Potentially inappropriate medications used by the elderly: prevalence and risk factors in Brazilian care homes.
BMC Geriatr. 2013;13:52
Authors: Vieira de Lima TJ, Garbin CA, Garbin AJ, Sumida DH, Saliba O
BACKGROUND: The use of potentially inappropriate medications (PIM) among the elderly is a serious public health problem because it is intrinsically linked to increased morbidity and mortality, causing high costs to public health systems. This study's objective was to verify the prevalence of and the factors associated with the use of PIMs by elderly Brazilians in institutional settings.
METHODS: We performed a transversal study, by consulting the case files of elderly people living in Long Term Care for the Elderly (LTC) in towns in the State of São Paulo, Brazil, as well as structured interviews with the nurses responsible for them.We identified PIMs using the list of recently updated Beers criteria developed by a group of specialists from the American Geriatrics Society (AGS), who reviewed the criteria based on studies with high scientific evidence levels. We defined the factors studied to evaluate the association with PIM use prior to the statistical analyses, which were the chi-square test and multiple logistic regression.
RESULTS: Among the elderly who used drugs daily, 82.6% were taking at least one PIM, with antipsychotics (26.5%) and analgesics (15.1%) being the most commonly used. Out of all the medications used, 32.4% were PIMs, with 29.7% of these being PIMs that the elderly should avoid independent of their condition, 1.1% being inappropriate medication for older adults with certain illnesses or syndromes, and 1.6% being medications that older adults should use with caution. In the multivariate analysis, the factors associated with PIM use were: polypharmacy (p = 0.0187), cerebrovascular disease (p = 0.0036), psychiatric disorders (p < 0.0001) and dependency (p = 0.0404).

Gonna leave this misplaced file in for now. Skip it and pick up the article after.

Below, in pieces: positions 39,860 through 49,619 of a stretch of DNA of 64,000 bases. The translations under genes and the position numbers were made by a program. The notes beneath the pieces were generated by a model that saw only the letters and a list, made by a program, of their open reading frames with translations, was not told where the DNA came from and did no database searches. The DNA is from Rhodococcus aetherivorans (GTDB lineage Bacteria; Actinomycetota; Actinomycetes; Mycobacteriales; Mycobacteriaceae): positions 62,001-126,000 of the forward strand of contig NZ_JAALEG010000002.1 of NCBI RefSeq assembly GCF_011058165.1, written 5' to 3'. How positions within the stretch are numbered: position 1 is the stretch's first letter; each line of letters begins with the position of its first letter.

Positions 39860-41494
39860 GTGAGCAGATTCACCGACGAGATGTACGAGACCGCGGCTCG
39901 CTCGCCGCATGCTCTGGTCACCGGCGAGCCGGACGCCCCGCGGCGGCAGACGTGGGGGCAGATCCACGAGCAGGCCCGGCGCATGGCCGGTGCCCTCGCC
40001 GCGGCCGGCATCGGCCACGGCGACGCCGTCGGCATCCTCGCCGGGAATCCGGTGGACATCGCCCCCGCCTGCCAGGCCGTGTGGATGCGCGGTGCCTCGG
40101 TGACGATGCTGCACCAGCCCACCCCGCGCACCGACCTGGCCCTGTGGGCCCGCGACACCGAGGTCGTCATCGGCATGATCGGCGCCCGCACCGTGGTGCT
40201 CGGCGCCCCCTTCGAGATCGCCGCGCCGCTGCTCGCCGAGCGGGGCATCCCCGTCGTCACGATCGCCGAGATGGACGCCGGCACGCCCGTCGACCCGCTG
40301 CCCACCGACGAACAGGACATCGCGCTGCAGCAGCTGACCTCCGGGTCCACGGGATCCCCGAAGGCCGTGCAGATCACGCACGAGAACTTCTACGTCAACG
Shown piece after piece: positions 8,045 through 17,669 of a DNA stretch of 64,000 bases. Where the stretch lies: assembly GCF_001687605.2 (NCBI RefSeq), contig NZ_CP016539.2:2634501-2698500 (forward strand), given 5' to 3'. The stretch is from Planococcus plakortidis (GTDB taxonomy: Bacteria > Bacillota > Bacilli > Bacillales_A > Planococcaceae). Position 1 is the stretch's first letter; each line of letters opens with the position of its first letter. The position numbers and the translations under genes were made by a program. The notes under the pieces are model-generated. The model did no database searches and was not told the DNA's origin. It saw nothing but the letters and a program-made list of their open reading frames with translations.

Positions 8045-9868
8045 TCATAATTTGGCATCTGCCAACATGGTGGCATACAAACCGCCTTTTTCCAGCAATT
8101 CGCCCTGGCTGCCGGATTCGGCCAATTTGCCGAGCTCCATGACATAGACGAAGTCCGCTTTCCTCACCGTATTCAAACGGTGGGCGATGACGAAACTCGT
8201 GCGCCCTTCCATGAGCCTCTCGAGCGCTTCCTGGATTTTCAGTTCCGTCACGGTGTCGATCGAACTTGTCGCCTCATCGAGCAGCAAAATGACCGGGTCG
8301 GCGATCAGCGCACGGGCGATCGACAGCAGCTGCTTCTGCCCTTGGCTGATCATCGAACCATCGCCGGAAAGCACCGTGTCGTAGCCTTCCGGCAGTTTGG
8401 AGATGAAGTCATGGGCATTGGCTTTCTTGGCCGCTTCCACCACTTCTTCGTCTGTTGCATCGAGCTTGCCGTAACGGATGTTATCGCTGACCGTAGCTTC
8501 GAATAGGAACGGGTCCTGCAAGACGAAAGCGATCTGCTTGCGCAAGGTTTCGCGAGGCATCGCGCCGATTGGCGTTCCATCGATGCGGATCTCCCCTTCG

CONCLUSIONS: The results of this study showed a high prevalence of PIM use in institutionalized elderly Brazilian patients. and the associated factors were polypharmacy, psychiatric disorders, cerebrovascular diseases and dependency.
PMID: 23718678 [PubMed - indexed for MEDLINE]